To Be or Not To Be a Licensed Pilates School
My name is Iris Burman, a licensed Massage Therapist since 1976. I founded a school for Massage Therapy in 1981 and oversaw its operations until I sold it in 2017. As a school owner and director, I took part on the national level with my peers to assess, envision and implement the development of my profession from a fringe occupation to a respected profession.
When I entered the field, there were only 20 states that had any regulation regarding massage. Today, all states have some form of regulation. Massage Therapy is well-respected and seen for its role in supporting, maintaining and recovering good health.
My school was a member of the Council of Schools (COS), a group of massage school owners and directors whose mission was to work together for the betterment of our profession. We looked at the field, saw the opportunity to take control of our future and intentionally design it on our terms. We realized that if we did not, other forces would take the lead and we might not be as happy with the results.
We saw the schools as the front line of professional development since we were preparing the future practitioners; we were therefore responsible to see the road ahead and incorporate this wisdom into our programs.
As a school owner, I was vested in improving the educational arena so I participated with the group that focused on the development of an accrediting body for schools. At the time, the COS already had a long-standing approval process that did rudimentary oversight into the quality of the programs we approved (all schools in the COS were approved schools). This committee spent years researching the accreditation standards held by other professions, contemplated what was appropriate for ours and eventually created COMTA, the Commission on Massage Therapy Accreditation.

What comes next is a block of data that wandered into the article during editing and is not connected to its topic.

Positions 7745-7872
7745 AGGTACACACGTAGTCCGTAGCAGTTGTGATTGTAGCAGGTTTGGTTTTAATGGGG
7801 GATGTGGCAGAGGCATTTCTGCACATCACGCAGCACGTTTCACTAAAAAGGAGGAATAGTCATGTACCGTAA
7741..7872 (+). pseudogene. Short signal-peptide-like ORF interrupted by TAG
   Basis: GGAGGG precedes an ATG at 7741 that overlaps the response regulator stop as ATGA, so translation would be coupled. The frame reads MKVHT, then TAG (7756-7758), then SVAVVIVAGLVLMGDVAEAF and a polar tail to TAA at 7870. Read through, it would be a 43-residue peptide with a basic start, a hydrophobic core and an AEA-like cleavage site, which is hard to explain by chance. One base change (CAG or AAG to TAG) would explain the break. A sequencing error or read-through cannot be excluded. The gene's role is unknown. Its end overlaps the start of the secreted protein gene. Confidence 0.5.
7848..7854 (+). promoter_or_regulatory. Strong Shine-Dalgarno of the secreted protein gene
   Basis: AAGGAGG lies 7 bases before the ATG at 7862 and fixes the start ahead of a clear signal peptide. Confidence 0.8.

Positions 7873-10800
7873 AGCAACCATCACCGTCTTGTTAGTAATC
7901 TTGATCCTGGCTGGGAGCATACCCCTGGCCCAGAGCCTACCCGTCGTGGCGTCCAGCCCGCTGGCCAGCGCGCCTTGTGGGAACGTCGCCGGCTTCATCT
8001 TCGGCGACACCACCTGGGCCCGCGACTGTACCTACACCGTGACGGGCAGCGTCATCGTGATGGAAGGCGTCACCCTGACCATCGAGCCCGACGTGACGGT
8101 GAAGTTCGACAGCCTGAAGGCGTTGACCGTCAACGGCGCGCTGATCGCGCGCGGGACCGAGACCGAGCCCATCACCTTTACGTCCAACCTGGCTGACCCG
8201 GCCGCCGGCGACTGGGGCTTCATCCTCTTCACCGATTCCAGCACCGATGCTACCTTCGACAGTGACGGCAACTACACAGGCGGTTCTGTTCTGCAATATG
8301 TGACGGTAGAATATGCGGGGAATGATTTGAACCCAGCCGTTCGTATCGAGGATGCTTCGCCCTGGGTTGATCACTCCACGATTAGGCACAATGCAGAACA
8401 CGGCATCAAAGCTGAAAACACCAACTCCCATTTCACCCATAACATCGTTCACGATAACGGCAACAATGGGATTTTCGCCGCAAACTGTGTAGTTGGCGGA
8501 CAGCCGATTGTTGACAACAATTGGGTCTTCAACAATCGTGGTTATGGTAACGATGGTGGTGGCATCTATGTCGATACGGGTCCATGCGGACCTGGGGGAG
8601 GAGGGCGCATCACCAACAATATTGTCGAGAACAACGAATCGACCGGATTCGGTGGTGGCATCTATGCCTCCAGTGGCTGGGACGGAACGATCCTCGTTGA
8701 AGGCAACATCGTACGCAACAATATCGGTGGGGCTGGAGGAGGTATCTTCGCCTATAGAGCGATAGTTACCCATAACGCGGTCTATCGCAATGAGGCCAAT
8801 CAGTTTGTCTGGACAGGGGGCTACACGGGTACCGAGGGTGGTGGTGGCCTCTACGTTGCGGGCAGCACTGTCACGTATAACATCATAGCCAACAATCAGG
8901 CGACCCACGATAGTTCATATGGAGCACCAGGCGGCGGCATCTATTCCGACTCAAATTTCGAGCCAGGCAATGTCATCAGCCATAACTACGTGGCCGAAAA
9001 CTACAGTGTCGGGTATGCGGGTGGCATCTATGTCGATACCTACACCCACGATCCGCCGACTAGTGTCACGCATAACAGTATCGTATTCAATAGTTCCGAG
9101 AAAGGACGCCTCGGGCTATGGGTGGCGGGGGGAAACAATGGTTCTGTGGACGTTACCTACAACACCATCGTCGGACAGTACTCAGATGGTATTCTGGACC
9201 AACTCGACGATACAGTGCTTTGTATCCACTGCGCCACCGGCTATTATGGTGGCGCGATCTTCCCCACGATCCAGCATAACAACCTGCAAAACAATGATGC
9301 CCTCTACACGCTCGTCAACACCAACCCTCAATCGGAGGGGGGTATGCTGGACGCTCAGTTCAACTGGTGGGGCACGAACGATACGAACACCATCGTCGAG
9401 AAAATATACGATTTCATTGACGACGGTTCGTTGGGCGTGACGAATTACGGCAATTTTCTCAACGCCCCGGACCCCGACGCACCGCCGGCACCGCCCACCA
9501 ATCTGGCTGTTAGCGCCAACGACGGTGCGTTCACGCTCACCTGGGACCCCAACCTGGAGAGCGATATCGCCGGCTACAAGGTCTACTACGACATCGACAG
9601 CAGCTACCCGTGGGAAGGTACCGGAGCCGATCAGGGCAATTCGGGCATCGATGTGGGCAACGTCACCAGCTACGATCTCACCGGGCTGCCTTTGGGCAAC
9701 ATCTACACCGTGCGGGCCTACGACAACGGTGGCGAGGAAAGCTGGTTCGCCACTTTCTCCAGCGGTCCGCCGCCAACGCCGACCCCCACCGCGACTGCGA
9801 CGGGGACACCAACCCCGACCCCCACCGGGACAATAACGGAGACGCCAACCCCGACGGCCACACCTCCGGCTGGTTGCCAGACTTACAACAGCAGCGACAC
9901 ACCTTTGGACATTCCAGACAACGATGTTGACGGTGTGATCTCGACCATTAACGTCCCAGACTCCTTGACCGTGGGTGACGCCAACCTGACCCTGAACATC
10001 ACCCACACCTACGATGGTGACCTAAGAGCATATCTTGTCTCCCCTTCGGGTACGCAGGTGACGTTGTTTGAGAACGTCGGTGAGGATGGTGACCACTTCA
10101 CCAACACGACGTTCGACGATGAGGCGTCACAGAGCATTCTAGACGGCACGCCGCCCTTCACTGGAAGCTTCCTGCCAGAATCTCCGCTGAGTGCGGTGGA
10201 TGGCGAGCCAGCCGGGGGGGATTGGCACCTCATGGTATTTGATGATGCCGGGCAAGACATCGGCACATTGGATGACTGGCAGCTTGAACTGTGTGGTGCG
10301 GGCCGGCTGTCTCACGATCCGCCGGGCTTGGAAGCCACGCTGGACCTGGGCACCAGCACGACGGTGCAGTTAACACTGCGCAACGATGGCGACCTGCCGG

As for my interest and involvement in Pilates, I have been engaging off and on for nearly 40 years as a student and proponent of the Pilates Method, which originally could only be found around my town in dance studios. Today, Pilates is quite prevalent and available in nearly every community and in many settings. And yet, as a profession, Pilates is about where the Massage profession was over 30 years ago, still a fledgling fringe occupation.
As a profession, you have the opportunity to design it as you see fit, with standards that reflect what you hold dear as a tribute to the founders, Joe and Clara Pilates. Part of this process is to set educational standards and to implement procedures to recognize schools that maintain those standards. There currently exists an approval process whereby a Pilates school can get a “seal of approval” for complying with these guidelines. It is the Pilates School Approval Program (PSAP) and it provides the current standards that must be met.
Among these standards is the recognition that Pilates schools are part of the world of vocational education and thus are required to acquire licensing as a vocational school in their jurisdiction.
So, what does it mean to be a Vocational School?